Pay-per-click ads can be a great resource for lawyers wanting to market their services, but only if they’re done correctly. In this article, marketing experts from all over the world shared their secrets on how lawyers can take advantage of PPC advertising.
Ronan Hickey

Ronan Hickey

Ronan Hickey is the founder of He is an experienced digital-savvy marketing consultant that manages the digital, PPC, SEO, and lead generation strategies for B2C and B2B clients.

Focus on search queries

For running effective PPC ads in the legal sector, I would advise lawyers to really focus on the search intent of the keywords that they are bidding on. Search intent is the reason why a person completes a search query on Google. The searcher could be looking for information, directions, or for commercial information to complete a transaction.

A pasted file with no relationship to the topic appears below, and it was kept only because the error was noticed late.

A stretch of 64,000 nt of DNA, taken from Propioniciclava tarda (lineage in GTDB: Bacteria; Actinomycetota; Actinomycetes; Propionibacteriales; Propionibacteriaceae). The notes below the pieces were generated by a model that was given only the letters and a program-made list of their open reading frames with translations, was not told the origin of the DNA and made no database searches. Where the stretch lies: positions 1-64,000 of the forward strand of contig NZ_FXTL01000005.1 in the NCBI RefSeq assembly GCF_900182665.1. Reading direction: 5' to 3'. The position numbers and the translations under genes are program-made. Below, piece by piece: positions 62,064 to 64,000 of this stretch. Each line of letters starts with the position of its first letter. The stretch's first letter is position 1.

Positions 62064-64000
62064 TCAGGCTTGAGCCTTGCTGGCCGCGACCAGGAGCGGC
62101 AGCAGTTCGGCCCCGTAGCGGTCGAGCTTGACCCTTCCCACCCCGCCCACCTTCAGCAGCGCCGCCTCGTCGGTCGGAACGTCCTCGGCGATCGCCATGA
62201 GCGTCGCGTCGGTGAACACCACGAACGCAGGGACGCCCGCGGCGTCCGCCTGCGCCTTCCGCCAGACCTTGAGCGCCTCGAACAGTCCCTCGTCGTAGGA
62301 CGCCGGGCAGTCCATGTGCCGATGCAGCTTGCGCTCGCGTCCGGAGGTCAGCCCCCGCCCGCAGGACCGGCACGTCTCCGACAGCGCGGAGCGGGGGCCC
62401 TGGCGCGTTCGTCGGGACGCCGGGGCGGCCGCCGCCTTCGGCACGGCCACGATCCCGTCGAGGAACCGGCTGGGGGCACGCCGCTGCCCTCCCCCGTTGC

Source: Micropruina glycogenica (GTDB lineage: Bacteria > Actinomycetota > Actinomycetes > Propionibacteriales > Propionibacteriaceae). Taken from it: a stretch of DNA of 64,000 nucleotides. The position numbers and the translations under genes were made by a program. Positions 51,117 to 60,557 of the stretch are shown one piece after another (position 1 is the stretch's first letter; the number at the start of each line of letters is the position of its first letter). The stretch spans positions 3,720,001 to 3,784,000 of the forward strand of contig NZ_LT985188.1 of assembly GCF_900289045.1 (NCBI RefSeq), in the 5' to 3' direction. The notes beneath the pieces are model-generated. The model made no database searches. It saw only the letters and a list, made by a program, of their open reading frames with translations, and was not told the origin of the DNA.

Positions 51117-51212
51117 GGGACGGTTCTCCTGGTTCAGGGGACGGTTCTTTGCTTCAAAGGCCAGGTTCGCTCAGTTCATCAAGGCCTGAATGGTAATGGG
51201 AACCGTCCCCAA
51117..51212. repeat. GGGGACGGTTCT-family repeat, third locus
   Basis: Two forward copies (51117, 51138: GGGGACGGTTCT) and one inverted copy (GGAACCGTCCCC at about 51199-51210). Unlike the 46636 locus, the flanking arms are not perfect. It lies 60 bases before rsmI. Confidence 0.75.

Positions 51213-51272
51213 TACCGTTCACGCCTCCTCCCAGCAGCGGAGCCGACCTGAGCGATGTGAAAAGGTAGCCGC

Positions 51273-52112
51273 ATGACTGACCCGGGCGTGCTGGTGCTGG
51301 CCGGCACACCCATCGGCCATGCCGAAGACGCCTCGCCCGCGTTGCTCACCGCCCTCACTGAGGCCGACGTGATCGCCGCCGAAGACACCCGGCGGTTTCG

If a lawyer wants to focus on winning clients, they should focus on search queries with commercial and transactional intent. For example, the search term “Solicitors” is a very broad search term. The searcher is seeking information. The query is so broad that it may or may not be relevant to the law firm that is bidding for this keyword.

The search term “Employment Law Solicitors” is a more focused search term. However, it is still quite broad, and most likely an informational search query. It could simply be a job hunter researching potential employers.